The Football Association has called on the Government to introduce legislation to compel social media companies to do more to stop online abuse.
At the end of a four-day boycott which saw football organisations, clubs, players, other sports starts, major businesses and media outlets fall silent in protest, the drive has now begun to bring about significant change.
An FA statement, also posted by England captain Harry Kane, said the boycott of social media was to “demonstrate our collective anger. But this won’t eradicate abuse on its own.
“We will continue to challenge social media companies to make changes to their platforms, urge Government to introduce strong legislation quickly and request that individuals call out and report online abuse when they see it.”
The Premier League, EFL and all member clubs all called for social media companies to take definitive action to end all forms of abuse.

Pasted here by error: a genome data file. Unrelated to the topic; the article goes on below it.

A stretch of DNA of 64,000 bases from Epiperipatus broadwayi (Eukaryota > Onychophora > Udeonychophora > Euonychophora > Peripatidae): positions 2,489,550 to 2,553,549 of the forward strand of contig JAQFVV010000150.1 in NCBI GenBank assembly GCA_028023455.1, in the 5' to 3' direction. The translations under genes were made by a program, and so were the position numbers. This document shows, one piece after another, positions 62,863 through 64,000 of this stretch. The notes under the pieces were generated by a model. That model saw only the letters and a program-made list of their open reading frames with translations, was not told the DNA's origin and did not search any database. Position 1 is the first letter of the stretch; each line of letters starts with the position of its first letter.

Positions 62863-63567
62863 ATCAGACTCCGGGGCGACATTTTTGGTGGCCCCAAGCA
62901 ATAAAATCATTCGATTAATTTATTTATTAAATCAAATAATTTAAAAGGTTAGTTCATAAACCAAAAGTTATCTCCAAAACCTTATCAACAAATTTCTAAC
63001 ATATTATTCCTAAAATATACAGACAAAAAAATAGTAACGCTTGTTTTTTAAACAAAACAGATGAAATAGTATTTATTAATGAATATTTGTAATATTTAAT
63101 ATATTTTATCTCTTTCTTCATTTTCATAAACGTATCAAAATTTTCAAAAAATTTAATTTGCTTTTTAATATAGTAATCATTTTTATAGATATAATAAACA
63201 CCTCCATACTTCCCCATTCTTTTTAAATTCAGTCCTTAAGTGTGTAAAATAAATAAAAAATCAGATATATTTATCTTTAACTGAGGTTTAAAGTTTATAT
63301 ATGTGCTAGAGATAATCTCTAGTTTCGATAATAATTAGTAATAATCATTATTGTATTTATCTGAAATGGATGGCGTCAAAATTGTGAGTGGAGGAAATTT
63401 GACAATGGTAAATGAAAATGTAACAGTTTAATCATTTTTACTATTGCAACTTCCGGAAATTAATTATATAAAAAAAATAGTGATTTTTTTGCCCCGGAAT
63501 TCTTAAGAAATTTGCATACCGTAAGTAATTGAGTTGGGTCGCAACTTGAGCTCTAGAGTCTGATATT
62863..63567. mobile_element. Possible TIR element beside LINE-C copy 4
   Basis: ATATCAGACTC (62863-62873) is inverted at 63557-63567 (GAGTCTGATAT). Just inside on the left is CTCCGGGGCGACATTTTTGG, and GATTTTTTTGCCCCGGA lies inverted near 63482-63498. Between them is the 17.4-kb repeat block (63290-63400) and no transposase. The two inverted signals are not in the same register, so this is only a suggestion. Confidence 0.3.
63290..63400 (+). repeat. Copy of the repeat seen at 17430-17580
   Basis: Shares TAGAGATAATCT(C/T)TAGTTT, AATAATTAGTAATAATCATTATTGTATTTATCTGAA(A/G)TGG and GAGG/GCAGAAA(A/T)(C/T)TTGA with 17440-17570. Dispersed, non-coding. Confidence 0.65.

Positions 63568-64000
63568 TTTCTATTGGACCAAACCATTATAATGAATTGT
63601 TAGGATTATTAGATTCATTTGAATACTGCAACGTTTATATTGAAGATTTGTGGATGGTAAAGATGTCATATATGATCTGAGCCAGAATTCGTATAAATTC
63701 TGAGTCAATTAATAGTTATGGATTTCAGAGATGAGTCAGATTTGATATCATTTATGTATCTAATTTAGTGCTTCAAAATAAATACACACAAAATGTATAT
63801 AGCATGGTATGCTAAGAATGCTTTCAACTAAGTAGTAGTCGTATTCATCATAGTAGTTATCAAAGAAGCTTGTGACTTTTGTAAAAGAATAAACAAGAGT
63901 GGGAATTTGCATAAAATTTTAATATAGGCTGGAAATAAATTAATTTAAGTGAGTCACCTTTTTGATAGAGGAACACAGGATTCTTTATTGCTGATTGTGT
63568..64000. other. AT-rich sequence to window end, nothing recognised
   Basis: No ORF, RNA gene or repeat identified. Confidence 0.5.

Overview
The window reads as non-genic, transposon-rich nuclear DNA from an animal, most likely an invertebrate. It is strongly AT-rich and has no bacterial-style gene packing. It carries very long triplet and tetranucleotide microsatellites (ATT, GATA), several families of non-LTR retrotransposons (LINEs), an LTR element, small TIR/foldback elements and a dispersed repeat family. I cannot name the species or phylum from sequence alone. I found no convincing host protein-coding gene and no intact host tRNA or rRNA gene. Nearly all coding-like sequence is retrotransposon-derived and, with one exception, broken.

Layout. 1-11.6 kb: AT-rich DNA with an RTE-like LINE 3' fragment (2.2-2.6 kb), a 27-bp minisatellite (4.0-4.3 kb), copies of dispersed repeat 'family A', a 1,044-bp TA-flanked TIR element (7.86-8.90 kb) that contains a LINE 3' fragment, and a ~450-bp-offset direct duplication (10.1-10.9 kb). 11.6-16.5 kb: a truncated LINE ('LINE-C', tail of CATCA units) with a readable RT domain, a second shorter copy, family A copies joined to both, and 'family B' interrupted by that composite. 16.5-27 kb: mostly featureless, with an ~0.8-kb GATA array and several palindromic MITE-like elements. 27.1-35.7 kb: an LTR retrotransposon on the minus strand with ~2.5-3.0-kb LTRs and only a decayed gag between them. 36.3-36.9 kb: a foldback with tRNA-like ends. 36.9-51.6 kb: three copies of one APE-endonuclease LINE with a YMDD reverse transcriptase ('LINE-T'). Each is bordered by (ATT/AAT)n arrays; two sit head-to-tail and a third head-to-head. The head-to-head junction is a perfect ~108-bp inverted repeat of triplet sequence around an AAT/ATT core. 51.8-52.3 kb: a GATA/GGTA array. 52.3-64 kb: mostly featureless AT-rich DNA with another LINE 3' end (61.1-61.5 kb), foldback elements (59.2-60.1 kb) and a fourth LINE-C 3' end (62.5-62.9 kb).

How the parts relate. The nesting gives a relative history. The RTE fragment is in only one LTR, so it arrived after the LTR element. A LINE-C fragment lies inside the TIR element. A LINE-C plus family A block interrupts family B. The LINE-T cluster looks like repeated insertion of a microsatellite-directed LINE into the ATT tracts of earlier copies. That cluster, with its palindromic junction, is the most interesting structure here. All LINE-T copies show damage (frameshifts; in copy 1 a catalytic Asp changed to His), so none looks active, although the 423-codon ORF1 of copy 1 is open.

“English football, sporting organisations and people across the world united over the weekend to boycott social media, challenging platforms to do more to stop online discriminatory abuse,” said a statement.
“We now call on Facebook, Instagram and Twitter to use their power to affect change and ensure there are real-life sanctions for online hate.
“We invite these social media companies to respond to our requests for action.”
Hundreds of football clubs, organisations and media outlets across the pyramid suspended all use of their social media accounts from 3pm on Friday April 30 until 11.59pm on Monday May 3.